I want to drop a note about the importance of emotional engagement with the text. I am not going to claim that a Christian will make a more faithful translation, but only remark that the affective domain contributes to one’s performance of a task.
Do we love the words we are translating? Do we love whoever wrote these words? Do we love those we are translating for? And those we are translating with? Is there a bond of affection and a fellowship of mutual regard?
One of the things that some of us love about the King James Bible is the use of terms like “loving-kindness” and Carl has echoed this in his translation of 1 Cor. 13.
I received an email today asking about the Pagnini Bible so it has inspired me to remark on the affective domain in Pagnini’s translation, and how it has influenced the KJV and contributed to certain emotionally charged passages.
Here is Jerome’s translation from the Hebrew and Pagnini’s for Ps. 22:1a,
- Deus, Deas meus qaure dereliquisti me, Jerome
O God my God, look upon me: why hast thou forsaken me? D-R.
Deus mi, Deus mi, utquid dereliquisti me, Pagnini
My God, my God, why hast thou forsaken me? KJV
And Psalm 51:4,
- tibi soli peccavi et malum coram te feci Jerome
To thee only have I sinned, and have done evil before thee: D-R.
tibi tibi soli peccavi et malum in oculis tuis feci Pagnini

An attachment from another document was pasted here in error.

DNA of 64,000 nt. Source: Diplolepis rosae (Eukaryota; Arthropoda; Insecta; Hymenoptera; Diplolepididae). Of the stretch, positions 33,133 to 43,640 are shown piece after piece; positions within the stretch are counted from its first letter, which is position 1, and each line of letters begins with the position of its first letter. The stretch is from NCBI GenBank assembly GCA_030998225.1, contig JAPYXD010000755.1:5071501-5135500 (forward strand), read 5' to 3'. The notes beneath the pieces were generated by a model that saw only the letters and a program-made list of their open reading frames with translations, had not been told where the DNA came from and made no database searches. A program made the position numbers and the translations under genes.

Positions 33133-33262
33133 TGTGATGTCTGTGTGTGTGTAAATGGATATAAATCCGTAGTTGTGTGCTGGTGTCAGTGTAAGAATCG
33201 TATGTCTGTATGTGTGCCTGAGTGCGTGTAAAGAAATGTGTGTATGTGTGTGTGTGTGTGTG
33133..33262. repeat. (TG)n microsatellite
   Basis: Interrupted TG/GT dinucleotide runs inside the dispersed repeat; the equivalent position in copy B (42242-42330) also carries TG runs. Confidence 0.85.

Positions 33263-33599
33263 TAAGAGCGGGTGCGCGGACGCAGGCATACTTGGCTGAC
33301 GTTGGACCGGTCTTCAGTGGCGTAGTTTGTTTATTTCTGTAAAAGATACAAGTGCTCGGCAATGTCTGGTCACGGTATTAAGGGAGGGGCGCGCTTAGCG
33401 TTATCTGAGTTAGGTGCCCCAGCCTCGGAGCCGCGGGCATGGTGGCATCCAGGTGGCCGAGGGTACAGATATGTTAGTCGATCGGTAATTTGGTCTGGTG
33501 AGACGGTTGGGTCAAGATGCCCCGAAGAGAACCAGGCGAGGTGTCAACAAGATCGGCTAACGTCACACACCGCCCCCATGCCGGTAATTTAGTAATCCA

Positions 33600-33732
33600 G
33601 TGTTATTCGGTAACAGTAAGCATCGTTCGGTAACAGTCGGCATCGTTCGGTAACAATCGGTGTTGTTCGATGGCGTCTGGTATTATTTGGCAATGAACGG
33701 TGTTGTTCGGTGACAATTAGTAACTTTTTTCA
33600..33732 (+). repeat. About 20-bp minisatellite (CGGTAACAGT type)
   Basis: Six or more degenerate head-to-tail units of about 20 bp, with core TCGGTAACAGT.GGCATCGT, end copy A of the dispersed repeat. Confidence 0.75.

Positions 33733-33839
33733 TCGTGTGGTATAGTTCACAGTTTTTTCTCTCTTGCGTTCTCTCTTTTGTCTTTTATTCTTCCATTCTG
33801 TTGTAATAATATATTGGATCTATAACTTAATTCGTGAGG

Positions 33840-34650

Against thee, thee only, have I sinned, and done this evil in thy sight: KJV
I don’t want to squabble about which is more literal, closer to the Hebrew. I think Pagnini’s is somewhat closer, but that is beside the point. The details that he has added to the text change the emotional loading of these passages. I am not able to say whether these subtle changes can be attributed to an earlier commentator or not. However, they have influenced our English textual tradition ever since.
Look at Luther’s translation of Psalm 51:4,
- An dir allein habe ich gesündigt
Against you alone have I sinned
- You alone have I offended
Well maybe these guys thought that Pagnini’s repetition was an unnecessary affectation. We really don’t know. But we do know that translators as individuals leave their mark on the text. We translate out of our love of words and language and expression and God. We can never, as translators, completely prevent our own personality from affecting how we translate. If we are emotionally engaged with the text then that will come across in ways that are peculiar to us.